Written by Beth Livingston, U.S. Environmental Protection Agency
How often do you think about your sprinkler system?
When I lived in Florida, without a harsh winter that might damage the sprinklers, it never occurred to me to inspect the irrigation system until, of course, there was a problem.
I remember turning on the sprinklers and watching my dog Downey run across the grass to drink out of what I am sure she considered was the most wonderful water bowl ever—a broken, bubbling sprinkler head.
Or at other times, watching the sprinkler water the driveway or the main road into the neighborhood wondering who would like to run around in the sprinklers while dodging cars at the same time? When I realized that was not such a great idea, I then focused on fixing the problem.
I had no idea how much water was being wasted.
Or how much money I was spending watering the driveway and road.
EPA’s WaterSense program notes that a single broken or missing sprinkler head can waste up to 25,000 gallons of water and more than $90 over a six-month irrigation season. I’m sure the asphalt in summer enjoyed the cool down, but I’d prefer to water smarter and spend that money on my landscape.
I used to shake my head at my neighbors who’d turn on their sprinklers at noon, the hottest time of the day. It was so hot in the summer time (think eggs frying on the sidewalk), I’d be surprised if the landscape even got slightly damp. No wonder half of their water usage was going to outdoor water use!
I learned the best time to water was in the evening or early morning hours when I was assured my plants and grass would actually get the water they needed and not wither away.
We also had planted beds with local native plants that could withstand the Florida heat and humidity—this also provided the added benefit of watering less during the “cooler” months.
No matter where you live, the WaterSense program has four easy steps to help you do your own sprinkler spruce-up:
Check your system for clogged, broken, or missing sprinkler heads. Better yet, go with a pro—find an irrigation professional certified by a WaterSense labeled program to do the work for you.
Examine points where the sprinkler heads connect to pipes/hoses. If water pools in your landscape or you have large soggy areas, you could have a leak in your system. A leak as small as the tip of a ballpoint pen (or 1/32nd of an inch) can waste about 6,300 gallons of water per month.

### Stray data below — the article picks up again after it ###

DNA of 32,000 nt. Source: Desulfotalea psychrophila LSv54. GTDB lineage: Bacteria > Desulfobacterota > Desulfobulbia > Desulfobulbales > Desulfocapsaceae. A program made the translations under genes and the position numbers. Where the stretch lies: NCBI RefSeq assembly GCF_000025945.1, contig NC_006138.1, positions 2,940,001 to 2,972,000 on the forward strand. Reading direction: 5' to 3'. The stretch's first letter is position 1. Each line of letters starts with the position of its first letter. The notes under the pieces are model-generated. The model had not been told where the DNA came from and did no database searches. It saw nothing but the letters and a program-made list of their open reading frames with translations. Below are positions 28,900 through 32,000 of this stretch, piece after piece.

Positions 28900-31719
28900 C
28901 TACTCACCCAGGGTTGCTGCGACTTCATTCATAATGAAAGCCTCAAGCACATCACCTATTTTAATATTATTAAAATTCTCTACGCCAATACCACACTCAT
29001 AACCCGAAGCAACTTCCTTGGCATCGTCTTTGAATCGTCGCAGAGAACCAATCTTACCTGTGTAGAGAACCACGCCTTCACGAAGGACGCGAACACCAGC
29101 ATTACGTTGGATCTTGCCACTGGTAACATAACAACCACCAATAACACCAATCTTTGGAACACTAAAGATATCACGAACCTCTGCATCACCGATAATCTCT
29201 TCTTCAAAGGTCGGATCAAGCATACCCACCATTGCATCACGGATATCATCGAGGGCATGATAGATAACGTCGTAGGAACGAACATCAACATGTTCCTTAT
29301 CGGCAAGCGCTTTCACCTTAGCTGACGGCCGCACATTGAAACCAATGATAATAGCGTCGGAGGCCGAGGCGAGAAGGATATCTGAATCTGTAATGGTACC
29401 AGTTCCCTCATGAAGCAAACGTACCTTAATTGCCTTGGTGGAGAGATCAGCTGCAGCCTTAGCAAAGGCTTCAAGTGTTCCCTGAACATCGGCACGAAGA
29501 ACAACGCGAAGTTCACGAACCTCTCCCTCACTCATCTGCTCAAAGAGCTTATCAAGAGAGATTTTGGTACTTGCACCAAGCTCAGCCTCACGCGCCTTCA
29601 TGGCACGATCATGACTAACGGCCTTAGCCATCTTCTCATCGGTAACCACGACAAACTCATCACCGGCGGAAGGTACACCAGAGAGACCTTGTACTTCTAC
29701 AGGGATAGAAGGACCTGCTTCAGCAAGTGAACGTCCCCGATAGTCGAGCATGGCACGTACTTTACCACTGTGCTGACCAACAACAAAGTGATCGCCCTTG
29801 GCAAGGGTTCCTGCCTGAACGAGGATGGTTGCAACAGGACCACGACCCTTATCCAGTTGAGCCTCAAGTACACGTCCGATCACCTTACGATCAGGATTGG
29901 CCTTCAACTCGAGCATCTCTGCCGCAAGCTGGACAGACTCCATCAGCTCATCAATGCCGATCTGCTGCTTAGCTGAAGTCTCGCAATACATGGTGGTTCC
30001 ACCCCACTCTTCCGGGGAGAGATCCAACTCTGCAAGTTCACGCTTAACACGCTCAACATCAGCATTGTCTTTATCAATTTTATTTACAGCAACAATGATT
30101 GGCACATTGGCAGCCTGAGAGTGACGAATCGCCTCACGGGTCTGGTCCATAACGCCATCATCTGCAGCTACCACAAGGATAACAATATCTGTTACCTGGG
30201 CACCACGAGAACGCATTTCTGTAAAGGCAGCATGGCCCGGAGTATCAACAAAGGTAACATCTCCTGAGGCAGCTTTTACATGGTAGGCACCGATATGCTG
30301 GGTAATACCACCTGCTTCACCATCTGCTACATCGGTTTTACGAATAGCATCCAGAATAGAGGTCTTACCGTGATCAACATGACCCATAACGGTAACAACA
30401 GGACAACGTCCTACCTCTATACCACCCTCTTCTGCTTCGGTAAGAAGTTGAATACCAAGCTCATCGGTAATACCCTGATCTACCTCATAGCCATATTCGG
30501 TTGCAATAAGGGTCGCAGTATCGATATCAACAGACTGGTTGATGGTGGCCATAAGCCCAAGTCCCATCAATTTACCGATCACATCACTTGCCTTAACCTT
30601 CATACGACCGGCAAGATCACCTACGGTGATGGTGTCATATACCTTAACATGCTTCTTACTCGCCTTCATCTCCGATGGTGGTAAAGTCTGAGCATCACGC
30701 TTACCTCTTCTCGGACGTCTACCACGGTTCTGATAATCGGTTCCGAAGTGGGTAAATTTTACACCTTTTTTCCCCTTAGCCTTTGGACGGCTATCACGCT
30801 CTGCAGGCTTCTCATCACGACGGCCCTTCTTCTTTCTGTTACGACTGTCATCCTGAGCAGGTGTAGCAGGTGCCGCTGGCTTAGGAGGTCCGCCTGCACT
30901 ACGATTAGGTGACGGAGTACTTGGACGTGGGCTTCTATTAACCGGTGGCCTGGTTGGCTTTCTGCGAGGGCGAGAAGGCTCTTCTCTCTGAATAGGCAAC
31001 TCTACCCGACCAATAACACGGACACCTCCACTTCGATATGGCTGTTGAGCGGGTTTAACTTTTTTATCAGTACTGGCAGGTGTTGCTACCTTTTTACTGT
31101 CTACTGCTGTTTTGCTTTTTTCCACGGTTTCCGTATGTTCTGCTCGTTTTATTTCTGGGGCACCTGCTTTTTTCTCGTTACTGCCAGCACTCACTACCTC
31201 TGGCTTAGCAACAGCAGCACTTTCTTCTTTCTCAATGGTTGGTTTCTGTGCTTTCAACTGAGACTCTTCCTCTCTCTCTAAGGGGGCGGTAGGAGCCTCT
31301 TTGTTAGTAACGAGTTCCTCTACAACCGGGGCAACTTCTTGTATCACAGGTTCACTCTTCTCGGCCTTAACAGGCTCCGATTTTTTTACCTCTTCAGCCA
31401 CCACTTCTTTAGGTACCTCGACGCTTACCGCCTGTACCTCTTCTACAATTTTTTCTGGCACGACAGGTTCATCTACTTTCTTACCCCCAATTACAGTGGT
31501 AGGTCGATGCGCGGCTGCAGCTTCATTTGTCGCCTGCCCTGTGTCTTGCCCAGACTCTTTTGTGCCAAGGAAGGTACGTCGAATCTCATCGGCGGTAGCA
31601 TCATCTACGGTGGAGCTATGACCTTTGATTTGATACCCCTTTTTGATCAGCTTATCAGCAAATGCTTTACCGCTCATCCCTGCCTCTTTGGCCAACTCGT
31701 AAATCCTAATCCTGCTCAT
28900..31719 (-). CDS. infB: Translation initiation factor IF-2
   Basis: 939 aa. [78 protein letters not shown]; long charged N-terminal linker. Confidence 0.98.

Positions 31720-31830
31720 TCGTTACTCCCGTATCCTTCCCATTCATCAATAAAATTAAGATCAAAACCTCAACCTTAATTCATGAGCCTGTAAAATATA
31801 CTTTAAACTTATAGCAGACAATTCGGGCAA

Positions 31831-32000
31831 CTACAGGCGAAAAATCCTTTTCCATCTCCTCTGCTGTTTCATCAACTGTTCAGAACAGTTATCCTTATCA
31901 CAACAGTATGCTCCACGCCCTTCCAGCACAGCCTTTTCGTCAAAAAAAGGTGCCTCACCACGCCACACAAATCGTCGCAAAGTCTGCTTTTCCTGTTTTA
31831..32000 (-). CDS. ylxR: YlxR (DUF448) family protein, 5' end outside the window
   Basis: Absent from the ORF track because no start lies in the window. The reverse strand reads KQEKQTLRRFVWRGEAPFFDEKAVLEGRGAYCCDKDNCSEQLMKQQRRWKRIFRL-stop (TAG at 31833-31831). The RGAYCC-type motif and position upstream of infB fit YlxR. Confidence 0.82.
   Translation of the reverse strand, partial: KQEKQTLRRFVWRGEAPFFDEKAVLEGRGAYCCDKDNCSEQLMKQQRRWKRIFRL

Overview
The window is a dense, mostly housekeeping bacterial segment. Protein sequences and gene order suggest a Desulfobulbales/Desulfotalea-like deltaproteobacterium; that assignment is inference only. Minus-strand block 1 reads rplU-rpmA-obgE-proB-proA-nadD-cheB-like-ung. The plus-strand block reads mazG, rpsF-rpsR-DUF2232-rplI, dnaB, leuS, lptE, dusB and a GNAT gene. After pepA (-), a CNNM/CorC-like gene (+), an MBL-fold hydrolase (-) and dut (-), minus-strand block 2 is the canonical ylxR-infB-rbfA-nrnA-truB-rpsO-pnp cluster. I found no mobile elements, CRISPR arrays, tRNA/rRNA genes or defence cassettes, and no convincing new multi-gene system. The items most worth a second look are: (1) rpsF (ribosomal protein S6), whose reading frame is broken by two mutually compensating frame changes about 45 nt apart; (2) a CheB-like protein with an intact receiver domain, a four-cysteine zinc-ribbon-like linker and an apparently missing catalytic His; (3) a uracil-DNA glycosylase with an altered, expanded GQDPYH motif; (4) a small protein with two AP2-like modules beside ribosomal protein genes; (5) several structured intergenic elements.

Are you watering the driveway, house, or sidewalk instead of your yard? Redirect sprinklers to apply water only to the landscape.
An improperly scheduled irrigation controller can waste a lot of water and money. Update your system’s schedule with the seasons, or select a WaterSense labeled controller to take the guesswork out of scheduling.
Watch the Watersense video:
Going with a pro:
WaterSense also publishes a list of certified irrigation professionals for those of us who’d prefer not to get dirty or soaked trying to fix our sprinkler systems. These pros can also help you select a WaterSense labeled weather-based irrigation controller, which uses local climate data to provide only the water your plants need.
I think this is pretty neat, as Florida gets a lot of rain showers, and the irrigation controller uses local weather data to determine when to water. The WaterSense website has other great tips as well.
Now that you have the tools, get out there and check your irrigation system before you ramp up your watering this year. And while you’re at it, get your dog a new water bowl! Good luck!
If you share this, please tag #SprinklerSpruceUp!
What else you can do to save water…
Listen to more from the What You Can Do series.
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~Asst. Ed. Green Diva Christine | Images via EPA Watersense